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Few things you have to do in Bali

Bali. When you heard about Bali, what do you thinks? Bali’s breathtaking beauty, vibrant culture, and incredible spiritual energy touched you in a way that you really wasn’t expecting. Here’s we will review  a few activities you can do in Bali.


Sure, you could hang out at Seminyak or Kuta beach for your two weeks of sun, but for those seeking a little more isolation, there are dozens of stunning tropical beaches just a moto-taxi ride away.

One word of advice, to reach the beach requires a long walk down steep stairs – either buy all you need from the shop at the top or accept you’ll have to pay the beach hawkers. You will not want to climb back up more than once! Two others you can’t miss are Padang Padang and Pandawa beaches.


If Seminyak and Kuta are all about sun, sand and cocktails, Ubud is the place to go to find a peaceful side to Bali. Lush green rice fields and spectacular rainforest, it’s the colour palette of nature. Spend your days exploring rice terraces, beautiful waterfalls, playing with monkeys and enjoying incredible scenery.

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With the influx of tourism, the face of Bali continues to change. And yet, the local Balinese have not abandoned their traditions.

The air is permeated by the smell of incense, and you can go but a few steps along any street before you’ll catch sight one of the thousands of beautiful offerings left daily by the island’s Hindus.











For a further insight into the local culture, be sure to make time to watch a performance of Balinese dance. These shows are held all over the island, but for a truly memorable experience head to the GWK Cultural Park and watch a performance of the famous Kecak.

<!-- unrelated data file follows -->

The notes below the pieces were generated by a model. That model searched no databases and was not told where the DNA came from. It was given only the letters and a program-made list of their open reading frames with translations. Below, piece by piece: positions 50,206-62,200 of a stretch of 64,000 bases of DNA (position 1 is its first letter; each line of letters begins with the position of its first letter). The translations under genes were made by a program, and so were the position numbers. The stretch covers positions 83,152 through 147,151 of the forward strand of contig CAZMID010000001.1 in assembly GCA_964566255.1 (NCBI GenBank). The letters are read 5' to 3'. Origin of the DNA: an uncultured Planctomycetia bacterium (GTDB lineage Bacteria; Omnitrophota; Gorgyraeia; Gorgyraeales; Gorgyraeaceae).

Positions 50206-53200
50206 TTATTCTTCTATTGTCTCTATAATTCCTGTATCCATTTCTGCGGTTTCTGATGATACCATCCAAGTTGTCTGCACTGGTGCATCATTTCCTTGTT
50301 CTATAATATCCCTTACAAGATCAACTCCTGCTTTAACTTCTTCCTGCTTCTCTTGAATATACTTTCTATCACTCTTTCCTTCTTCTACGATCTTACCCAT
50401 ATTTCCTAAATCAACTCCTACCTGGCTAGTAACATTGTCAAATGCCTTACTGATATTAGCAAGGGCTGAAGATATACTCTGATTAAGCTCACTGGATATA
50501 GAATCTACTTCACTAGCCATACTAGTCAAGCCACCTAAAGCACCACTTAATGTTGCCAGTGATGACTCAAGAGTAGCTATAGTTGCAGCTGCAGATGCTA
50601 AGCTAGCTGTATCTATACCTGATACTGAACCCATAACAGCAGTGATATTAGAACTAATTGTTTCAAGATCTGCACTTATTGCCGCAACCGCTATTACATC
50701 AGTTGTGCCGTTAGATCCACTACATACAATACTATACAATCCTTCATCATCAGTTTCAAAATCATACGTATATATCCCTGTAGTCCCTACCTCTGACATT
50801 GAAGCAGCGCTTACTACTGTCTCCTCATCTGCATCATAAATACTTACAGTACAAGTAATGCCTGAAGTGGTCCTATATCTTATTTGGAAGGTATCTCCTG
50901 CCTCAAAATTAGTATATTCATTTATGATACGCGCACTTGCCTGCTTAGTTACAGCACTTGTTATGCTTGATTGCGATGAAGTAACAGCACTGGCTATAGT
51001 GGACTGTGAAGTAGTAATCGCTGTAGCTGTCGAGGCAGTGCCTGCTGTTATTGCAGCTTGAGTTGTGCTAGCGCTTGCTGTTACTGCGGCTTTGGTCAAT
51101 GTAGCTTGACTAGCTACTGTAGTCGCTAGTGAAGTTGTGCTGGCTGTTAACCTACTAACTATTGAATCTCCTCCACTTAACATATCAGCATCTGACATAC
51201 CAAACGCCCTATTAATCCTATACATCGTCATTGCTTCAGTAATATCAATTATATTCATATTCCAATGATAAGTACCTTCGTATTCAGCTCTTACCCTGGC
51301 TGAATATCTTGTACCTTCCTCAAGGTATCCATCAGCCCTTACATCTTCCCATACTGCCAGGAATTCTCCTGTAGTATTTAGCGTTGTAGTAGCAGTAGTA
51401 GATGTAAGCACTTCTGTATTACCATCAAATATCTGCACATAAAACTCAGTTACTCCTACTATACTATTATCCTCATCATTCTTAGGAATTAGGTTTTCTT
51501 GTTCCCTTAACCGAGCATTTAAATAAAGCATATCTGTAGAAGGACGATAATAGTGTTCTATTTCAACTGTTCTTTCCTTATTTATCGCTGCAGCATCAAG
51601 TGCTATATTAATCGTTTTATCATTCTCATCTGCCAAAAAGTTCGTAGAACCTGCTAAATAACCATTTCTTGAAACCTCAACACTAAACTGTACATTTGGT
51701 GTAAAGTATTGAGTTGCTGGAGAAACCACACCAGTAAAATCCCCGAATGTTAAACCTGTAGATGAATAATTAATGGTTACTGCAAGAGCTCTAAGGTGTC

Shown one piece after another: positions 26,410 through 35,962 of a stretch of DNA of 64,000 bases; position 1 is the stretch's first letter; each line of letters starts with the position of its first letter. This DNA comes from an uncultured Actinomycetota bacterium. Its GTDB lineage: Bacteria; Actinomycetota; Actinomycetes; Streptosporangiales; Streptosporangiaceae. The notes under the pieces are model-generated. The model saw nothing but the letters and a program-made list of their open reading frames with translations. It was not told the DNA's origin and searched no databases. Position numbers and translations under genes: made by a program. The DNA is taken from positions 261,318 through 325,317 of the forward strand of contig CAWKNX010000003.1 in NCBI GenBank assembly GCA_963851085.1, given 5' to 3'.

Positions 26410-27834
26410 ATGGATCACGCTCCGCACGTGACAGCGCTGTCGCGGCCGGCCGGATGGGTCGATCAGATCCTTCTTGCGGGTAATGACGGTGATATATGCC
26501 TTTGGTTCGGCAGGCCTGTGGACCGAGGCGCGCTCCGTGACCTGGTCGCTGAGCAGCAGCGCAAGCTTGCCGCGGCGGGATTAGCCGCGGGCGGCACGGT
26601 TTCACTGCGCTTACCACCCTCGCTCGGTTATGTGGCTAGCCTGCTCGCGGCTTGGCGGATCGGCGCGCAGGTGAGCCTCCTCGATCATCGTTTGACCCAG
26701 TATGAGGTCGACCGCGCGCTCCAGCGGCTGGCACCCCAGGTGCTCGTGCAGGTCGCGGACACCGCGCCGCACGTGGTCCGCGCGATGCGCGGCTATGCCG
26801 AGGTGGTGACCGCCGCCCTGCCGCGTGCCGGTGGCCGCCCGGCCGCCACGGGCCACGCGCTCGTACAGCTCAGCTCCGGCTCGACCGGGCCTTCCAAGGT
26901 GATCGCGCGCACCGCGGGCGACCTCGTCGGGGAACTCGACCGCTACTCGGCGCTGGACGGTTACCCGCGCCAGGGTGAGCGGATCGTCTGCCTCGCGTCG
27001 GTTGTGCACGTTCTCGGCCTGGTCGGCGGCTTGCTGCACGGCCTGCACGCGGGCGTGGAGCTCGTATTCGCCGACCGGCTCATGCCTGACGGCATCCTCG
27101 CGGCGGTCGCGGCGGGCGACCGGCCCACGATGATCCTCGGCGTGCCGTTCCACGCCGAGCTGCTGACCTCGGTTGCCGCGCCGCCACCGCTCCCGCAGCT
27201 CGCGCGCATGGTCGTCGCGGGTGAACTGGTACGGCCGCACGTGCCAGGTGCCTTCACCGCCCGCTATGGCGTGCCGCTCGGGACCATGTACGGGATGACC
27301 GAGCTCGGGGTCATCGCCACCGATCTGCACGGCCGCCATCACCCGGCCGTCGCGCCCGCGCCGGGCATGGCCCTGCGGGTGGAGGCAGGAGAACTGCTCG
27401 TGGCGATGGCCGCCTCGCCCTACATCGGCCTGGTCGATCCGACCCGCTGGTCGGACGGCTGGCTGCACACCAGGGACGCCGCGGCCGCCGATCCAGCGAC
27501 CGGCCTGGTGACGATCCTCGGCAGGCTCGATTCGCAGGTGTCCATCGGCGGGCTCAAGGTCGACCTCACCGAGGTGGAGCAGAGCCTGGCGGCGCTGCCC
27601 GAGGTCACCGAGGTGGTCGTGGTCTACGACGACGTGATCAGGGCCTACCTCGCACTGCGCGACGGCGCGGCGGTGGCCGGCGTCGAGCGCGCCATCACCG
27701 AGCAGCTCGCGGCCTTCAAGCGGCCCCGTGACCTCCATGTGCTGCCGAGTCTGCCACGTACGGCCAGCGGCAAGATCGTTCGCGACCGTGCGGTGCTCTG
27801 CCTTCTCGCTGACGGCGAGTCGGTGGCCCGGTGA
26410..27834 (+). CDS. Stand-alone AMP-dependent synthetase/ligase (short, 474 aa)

Held beneath the 75ft bust of Vishnu (an important Hindu deity), this dance is in equal parts fascinating and haunting. You may not understand the words that are spoken, but an evening spent here provides a fantastic insight into Balinese culture.


Home to more than six hundred Balinese long-tailed monkeys (or macaques as they’re known in English), Ubud’s monkey forest is an animal lovers’ paradise!









Whilst I’m always a little concerned about any tourist attraction that involves animals, this one does genuinely seem OK. The monkeys are free to come and go as they please, opting to enter visitor-restricted areas if they want a break, they’re fed a species appropriate diet and their presence allows important conservation research.

Just be warned, if you have a banana, the monkeys will steal it!


Whilst some may travel to Ubud for a monkey encounter, it is the lush rice paddies and terraces that cover the area’s landscape that capture the imagination.

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For those with only limited time here, it is good to know that should you venture even a little out of the town, there are countless vibrant green fields and rolling hills, often filled with local workers and their iconic peaked hats, that await your discovery.

However, it is the wave-like terraces at Tegalalang that undoubtedly prove the most popular. This ancient land (legend has it that the terraces have been standing since the 8th Century) has long attracted tourists, and the local farmers have caught on – a number are happy to pose for a photo!